THE CYNICAL immigration endgame of the 109th Congress isn't particularly surprising. But after a session in which the Senate actually managed to produce a bipartisan, comprehensive measure to overhaul the existing system, the latest, enforcement-only developments are nonetheless disappointing and dangerous.
The House has passed, and the Senate seems ready to go along with, a measure to require construction of a 700-mile fence along the Mexican border. That would cost at least $2 billion, and that's in addition to a $2.5 billion initiative, entrusted to Boeing Co. this week, to erect "virtual fences" along the northern and southern borders.
A fence would damage relations with Mexico, harm the environment and, especially in the absence of broader changes, be ineffective. Even if a foolproof fence could be placed along every mile of the border, it wouldn't eliminate illegal immigration. Perhaps half of those in the country illegally did not slip secretly across a border but arrived through official entry points, using fraudulent documents or coming in legally and overstaying their visas.
But the fence is, sadly, the least offensive of the measures under consideration. On Wednesday, the House approved an unnecessary and arguably unconstitutional bill to require voters to show photo identification to take part in federal elections beginning in 2008; in 2010, the ID would have to demonstrate proof of citizenship. This would effectively disenfranchise many poor and elderly Americans, who are less likely to have, or be able to obtain, such documentation. It responds to a non-problem. The manifold challenges of election administration do not include large numbers of noncitizens trying to vote. The Senate should not go along.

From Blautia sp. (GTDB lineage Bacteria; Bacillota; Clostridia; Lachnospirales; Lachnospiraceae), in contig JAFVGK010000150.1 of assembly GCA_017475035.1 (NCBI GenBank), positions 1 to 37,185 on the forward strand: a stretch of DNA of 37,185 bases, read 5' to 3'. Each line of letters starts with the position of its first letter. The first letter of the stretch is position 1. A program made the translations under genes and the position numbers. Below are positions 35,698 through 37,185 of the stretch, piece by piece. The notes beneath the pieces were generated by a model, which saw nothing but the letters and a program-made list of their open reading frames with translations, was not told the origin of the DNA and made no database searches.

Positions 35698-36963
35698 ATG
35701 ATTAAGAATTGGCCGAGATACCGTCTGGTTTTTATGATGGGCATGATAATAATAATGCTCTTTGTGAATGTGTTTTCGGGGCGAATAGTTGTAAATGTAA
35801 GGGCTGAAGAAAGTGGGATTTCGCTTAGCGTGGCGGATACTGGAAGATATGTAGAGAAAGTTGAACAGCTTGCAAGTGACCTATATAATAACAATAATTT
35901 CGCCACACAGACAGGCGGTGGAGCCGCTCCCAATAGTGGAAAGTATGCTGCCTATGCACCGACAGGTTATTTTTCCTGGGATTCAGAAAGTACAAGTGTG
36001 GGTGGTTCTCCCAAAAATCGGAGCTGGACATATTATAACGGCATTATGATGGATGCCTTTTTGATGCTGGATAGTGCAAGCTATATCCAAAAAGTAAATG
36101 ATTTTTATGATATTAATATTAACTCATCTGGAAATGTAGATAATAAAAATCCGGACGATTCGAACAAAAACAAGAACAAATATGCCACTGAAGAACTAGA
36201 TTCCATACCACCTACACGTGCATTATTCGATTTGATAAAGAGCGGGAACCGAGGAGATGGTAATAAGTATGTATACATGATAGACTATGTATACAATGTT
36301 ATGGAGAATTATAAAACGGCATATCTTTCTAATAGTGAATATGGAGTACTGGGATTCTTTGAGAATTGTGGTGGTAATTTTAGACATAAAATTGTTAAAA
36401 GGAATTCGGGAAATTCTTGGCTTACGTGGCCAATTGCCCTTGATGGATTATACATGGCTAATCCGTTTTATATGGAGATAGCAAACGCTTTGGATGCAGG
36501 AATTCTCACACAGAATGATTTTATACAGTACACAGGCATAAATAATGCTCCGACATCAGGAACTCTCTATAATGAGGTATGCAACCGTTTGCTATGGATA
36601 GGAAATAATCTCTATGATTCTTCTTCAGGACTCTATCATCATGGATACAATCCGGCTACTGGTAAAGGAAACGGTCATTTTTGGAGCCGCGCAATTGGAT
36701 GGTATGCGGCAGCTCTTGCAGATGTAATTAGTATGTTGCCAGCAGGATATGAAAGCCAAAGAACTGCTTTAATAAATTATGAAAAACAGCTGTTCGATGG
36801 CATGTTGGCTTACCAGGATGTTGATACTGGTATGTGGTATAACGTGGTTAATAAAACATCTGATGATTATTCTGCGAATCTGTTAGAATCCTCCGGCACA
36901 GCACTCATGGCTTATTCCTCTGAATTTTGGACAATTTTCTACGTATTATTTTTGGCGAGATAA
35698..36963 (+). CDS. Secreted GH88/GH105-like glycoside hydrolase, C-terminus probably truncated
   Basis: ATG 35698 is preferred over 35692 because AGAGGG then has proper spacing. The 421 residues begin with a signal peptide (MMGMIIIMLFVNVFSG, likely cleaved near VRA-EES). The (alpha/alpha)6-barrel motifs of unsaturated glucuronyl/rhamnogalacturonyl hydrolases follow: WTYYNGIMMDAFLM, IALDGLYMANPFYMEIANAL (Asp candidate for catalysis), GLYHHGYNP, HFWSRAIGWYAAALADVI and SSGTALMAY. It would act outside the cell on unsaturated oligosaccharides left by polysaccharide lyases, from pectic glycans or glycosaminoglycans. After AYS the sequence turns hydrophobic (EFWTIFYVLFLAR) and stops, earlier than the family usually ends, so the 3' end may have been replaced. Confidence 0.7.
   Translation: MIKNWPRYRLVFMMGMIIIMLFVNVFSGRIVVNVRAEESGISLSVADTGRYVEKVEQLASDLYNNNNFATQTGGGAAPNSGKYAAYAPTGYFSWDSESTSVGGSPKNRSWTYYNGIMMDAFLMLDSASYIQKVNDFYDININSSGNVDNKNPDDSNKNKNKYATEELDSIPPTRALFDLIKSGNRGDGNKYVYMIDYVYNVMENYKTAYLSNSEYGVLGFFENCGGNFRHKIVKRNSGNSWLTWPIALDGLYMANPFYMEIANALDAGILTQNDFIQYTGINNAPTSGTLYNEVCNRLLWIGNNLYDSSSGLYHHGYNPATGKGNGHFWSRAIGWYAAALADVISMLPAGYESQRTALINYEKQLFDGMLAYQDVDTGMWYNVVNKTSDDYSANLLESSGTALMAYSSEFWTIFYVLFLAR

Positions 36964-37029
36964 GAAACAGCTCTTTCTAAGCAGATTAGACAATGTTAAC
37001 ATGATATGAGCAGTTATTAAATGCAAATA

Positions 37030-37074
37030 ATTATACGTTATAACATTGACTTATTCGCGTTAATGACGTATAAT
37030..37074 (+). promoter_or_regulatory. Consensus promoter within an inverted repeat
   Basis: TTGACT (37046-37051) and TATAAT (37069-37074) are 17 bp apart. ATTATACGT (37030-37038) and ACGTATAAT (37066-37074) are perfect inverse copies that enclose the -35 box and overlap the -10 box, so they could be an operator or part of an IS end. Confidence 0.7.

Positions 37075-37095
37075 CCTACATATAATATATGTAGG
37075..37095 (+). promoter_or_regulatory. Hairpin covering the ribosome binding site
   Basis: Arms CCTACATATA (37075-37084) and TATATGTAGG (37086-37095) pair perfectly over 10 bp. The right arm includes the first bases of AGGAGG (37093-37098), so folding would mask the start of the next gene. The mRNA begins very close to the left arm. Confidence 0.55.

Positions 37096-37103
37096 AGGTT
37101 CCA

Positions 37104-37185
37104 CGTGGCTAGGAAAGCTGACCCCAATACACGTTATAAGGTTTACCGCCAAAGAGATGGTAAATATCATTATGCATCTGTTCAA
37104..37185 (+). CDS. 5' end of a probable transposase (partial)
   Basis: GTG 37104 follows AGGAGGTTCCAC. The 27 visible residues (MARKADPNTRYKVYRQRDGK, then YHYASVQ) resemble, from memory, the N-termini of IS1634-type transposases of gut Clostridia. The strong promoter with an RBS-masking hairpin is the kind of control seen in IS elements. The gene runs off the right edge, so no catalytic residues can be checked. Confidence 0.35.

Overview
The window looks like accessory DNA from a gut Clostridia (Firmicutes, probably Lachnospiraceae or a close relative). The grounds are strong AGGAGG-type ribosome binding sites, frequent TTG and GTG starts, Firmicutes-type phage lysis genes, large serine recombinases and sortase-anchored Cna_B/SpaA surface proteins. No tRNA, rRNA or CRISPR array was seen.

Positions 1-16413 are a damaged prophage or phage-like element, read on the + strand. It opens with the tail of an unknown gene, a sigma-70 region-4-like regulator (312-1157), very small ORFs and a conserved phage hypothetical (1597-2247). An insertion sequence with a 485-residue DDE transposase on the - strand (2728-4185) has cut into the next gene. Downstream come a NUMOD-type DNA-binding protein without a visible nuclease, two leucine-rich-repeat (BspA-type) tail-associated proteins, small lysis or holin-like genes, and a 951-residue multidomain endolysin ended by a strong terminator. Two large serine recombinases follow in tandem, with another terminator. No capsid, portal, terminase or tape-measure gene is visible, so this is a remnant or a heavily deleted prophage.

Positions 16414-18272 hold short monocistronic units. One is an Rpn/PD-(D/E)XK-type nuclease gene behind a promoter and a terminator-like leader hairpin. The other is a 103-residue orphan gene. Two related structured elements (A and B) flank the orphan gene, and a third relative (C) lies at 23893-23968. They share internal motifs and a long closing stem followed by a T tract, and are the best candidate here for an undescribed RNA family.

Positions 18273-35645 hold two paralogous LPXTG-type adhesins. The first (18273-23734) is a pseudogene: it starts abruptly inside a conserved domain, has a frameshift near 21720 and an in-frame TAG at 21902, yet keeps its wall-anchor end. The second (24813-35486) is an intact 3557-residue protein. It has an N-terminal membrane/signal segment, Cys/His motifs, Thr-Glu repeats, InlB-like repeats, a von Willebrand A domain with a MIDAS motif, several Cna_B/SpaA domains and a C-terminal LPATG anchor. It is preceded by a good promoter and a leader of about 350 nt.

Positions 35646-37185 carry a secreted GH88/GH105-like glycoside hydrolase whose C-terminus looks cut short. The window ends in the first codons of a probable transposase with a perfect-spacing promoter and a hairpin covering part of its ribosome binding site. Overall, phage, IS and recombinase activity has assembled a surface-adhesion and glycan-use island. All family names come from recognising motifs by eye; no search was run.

Yesterday, the House passed another batch of immigration-related measures, the worst of which would deputize state and local law enforcement officers to enforce federal immigration laws. The measure would permit, but not require, state and local police to arrest and detain illegal immigrants for even civil violations of federal immigration law. This would undermine the ability of law enforcement to deter and prosecute violent crime. As New York Mayor Michael R. Bloomberg told the Senate Judiciary Committee in July, "Do we really want people who could have information about criminals -- including potential terrorists -- to be afraid to go to the police?"
The most disappointing aspect of the debate is the passive posture of President Bush. Mr. Bush could have used his bully pulpit to make clear the importance of comprehensive reform. He could promise to veto the bills on the understanding that enforcement measures, even justifiable ones, will be needed as leverage to obtain the comprehensive program he says he wants. Instead, he's meekly following the worst instincts of his fellow Republicans. "Yes, I'll sign it into law," Mr. Bush told CNN, adding, "If your question is, 'Will I stop trying to push for a comprehensive reform?' The answer is, 'No, I won't stop trying to push for comprehensive reform.' " With pushing like this, who needs opponents?